Annual Meeting Policy Forum Discussion
During the October 12 Annual Meeting, NDMA conducted a Policy Forum. The forum is strategically designed to increase participation from members on critical policy issues that impact physicians and the care of patients.
The Policy Forum allows NDMA members to participate in the policy discussion process. It is designed to allow broad member input and feedback on critical health policy issues facing North Dakota physicians and care provided to their patients.
What Happens Next
Now that the policy issues have been presented and discussed, the discussion summaries are brought forward to the NDMA Council, presently slated for the November 23 meeting, where each topic will be carefully vetted. At this point, topics can be either adopted, amended and adopted, rejected, or referred for study.
About the Policy Forum
POLICY FORUM PURPOSE
The Policy Forum process allows NDMA members to participate in the policy discussion process. It is designed to allow broad member input and feedback on critical health policy issues facing North Dakota physicians and care provided to their patients.
HOW IT WORKS
After policy issues have been presented and discussed, the Policy Forum adjourns. Next, the discussion summaries are brought forward to the NDMA Council where each topic will be carefully vetted. At this point, topics can be either adopted, amended and adopted, rejected, or referred for study.
2021 POLICY FORUM TOPICS
Medicaid Coverage 12 Months Post-Partum
North Dakota Medicaid currently covers pregnant women at a lower percentage of poverty level during pregnancy and 60 days post-partum. Studies have shown that extending Medicaid coverage for 12 months post-partum is beneficial to the mother’s health and her children’s health. The ND Department of Health has a taskforce working on a Medicaid state plan amendment to provide for coverage.
This policy proposal asks for NDMA’s support, as the ND Department of Health pursues a state plan amendment to allow Medicaid coverage to extend to one year postpartum. And if necessary, support legislation during the 2023 legislative session to establish coverage.
Proposal submitted by Erica Hofland, MD
Long Term Care Medical Director Directory and CME Requirement
By developing a state Certified Medical Director (CMD) program, North Dakota can lead in long-term care transformation and enable the most efficient and best possible communication regarding opportunities to improve care.
CME requirements can appropriately train physicians directing the medical care of vulnerable North Dakotan nursing home residents. Furthermore, when the pandemic crisis began last year both the ND Department of Health and the ND Long Term Care Association struggled with how to quickly reach all nursing home medical directors as there is currently no registry or database of these physicians.
This policy proposal asks for NDMA to champion the development of a North Dakota nursing home medical director registry and continuing medical education (CME) requirements and support legislation to accomplish this goal. If legislation is not required, NDMA should work together with state agencies to support this goal.
Proposal submitted by Jane Winston, MD, FAAFP, CMD
Patient Choice of Provider-Any Willing Provider
Narrow network plans continue to become more common. Patients are losing their choice to see the providers they want to see due to specific narrow network health plans. The 2021 legislature defeated a bill proposal that stated a health insurance company may not exclude a physician/healthcare provider from its insurance products if the physician/healthcare provider agrees with the insurance companies’ standard contract for that product. The bill was turned into a 2021/2022 interim study.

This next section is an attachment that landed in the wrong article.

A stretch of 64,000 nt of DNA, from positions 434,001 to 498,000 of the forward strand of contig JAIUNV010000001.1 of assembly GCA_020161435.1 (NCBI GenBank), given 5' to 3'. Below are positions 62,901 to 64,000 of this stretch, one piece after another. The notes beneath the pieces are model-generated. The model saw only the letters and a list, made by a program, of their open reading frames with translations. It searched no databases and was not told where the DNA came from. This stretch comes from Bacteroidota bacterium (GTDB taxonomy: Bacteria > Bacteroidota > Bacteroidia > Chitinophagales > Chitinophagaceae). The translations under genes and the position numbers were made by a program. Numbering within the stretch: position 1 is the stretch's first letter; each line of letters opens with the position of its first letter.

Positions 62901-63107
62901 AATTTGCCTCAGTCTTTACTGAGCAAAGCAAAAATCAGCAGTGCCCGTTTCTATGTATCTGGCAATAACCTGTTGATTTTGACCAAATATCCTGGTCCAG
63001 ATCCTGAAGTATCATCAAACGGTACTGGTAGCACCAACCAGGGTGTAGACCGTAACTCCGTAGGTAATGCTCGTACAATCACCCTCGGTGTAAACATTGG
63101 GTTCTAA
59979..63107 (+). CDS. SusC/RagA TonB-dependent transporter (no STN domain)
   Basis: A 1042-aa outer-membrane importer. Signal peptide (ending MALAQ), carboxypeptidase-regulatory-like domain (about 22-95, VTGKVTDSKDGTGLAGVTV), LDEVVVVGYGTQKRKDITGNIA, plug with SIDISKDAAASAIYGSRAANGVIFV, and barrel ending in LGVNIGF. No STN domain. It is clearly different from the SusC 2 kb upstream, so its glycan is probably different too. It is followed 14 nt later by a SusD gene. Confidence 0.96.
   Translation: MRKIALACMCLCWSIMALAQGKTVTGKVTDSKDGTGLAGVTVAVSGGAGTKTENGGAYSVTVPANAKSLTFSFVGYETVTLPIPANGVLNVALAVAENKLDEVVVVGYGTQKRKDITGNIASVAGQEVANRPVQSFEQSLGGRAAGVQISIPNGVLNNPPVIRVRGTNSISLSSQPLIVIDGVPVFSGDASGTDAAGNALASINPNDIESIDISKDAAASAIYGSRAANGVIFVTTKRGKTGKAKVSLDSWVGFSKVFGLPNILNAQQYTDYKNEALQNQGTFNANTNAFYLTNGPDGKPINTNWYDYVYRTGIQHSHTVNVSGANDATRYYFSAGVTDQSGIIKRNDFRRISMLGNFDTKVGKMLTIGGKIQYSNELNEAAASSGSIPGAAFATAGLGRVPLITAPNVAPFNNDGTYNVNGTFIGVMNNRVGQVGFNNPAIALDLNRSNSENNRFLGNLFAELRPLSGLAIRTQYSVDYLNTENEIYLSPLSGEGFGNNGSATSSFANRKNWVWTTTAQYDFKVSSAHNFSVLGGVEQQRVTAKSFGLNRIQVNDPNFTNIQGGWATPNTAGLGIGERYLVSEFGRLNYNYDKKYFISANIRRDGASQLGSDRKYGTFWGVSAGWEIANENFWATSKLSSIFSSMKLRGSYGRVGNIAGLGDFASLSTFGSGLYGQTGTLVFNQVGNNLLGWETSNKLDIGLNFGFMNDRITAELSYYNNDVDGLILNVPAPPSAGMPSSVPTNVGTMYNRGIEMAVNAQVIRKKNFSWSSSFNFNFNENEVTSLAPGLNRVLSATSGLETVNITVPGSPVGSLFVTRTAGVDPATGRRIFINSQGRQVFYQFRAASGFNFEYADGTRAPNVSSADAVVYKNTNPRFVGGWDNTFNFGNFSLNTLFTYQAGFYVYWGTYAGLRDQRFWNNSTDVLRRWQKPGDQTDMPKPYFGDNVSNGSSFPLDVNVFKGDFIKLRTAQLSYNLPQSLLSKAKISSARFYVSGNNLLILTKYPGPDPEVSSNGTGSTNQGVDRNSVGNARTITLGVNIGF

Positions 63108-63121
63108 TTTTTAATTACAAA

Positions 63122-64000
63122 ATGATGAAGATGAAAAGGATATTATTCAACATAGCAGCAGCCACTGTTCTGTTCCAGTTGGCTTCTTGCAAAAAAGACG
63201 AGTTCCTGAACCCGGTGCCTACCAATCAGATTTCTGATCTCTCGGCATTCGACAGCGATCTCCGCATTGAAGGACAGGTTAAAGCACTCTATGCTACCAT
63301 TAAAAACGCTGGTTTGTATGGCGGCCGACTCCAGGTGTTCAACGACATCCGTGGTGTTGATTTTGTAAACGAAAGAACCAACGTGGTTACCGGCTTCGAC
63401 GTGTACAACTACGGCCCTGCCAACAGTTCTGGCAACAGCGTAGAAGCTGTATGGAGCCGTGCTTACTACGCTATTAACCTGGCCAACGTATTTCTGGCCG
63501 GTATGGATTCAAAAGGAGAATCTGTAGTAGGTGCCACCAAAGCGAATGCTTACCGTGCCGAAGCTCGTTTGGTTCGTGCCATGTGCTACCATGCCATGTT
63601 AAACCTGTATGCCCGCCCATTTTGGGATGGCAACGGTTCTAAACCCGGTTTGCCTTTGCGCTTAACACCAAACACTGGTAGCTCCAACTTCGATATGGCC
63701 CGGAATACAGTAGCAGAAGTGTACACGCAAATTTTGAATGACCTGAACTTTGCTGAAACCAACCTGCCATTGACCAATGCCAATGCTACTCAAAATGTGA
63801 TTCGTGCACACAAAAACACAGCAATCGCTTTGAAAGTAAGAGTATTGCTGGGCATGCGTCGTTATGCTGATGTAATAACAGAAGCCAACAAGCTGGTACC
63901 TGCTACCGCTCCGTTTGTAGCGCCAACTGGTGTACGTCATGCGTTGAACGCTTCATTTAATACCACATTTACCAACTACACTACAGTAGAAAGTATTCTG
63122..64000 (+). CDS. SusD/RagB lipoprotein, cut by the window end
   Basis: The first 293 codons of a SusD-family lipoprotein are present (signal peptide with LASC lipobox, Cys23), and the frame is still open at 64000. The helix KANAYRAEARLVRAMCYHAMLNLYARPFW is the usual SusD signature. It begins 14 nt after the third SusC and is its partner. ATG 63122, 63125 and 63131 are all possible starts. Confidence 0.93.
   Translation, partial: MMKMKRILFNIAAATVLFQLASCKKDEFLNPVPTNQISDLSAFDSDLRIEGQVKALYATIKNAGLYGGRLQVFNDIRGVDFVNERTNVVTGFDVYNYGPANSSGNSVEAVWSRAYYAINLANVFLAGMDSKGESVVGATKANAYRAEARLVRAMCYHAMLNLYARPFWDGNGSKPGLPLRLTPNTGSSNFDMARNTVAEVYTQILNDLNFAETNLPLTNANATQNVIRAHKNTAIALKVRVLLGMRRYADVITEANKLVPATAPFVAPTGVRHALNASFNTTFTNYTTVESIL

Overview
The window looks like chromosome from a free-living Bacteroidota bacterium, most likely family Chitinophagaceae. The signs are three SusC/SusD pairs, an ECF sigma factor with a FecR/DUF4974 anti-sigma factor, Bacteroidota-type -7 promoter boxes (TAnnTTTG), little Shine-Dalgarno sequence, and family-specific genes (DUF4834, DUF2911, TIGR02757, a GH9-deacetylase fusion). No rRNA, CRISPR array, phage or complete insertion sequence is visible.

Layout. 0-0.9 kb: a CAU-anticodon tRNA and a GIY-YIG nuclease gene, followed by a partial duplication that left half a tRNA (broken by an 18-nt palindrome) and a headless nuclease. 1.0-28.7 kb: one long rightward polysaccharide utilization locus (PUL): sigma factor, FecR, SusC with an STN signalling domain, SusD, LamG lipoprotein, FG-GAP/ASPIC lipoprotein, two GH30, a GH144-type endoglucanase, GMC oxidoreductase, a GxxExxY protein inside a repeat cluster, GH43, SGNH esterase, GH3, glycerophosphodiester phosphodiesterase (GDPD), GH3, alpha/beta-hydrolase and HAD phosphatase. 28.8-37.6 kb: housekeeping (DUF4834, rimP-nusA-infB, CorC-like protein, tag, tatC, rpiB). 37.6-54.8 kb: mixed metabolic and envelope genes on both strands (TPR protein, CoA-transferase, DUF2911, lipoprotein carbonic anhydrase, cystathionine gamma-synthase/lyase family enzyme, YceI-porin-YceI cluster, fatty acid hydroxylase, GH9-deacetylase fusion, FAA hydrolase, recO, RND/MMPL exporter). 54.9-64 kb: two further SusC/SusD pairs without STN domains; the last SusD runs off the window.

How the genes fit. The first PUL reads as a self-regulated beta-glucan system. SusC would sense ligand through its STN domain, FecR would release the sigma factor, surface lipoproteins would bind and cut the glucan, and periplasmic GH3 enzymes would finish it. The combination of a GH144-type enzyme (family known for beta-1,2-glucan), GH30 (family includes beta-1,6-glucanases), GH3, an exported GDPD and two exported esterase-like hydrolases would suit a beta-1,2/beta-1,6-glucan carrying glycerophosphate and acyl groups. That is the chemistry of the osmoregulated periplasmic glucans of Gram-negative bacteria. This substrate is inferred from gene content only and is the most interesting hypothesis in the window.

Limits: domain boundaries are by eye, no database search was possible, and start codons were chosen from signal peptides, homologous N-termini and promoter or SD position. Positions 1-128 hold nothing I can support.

This policy proposal asks for NDMA to participate in the interim studies regarding narrow networks and continue to support patient choice and any willing provider legislation in the 2023 legislative session.
Proposal submitted by Duncan Ackerman, MD
Statewide Investment in Renewable Energy
North Dakota is vulnerable to the effects of climate change with a subsequent increased population exposure to particle pollution. With increased air pollution, there are significant adverse health effects such as increased likelihood of developing asthma, increased severity of asthma attacks, increased hospitalizations for asthma among children, and increased overall mortality in infants.
This policy proposal asks for NDMA to take a position that supports statewide investment in renewable energy to address greenhouse gas emissions in North Dakota, which will improve the health of North Dakotans, especially the pulmonary health of children.
Proposal submitted by Joshua Roback, MS-IV - UND SMHS Medical Student
Basic Care- Memory Care Facility Regulatory Reform
Basic Care facilities are held to a different regulatory standard than long term care facilities and are not intended to be regulated as a skilled nursing facility. Basic Care facilities are required to follow the requirements found in Chapter 33-03-24.1 of the North Dakota Administrative Code.
Even though CMS doesn't regulate our state basic care facilities we have a responsibility to provide the same level of protection to our vulnerable elders who live in these facilities as those who reside in federally regulated nursing homes.
The policy proposal asks NDMA to support legislation, if necessary, to accomplish reform of the basic care regulations to protect vulnerable North Dakotans who reside in basic care memory facilities.
Proposal submitted by Jane Winston, MD, FAAFP, CMD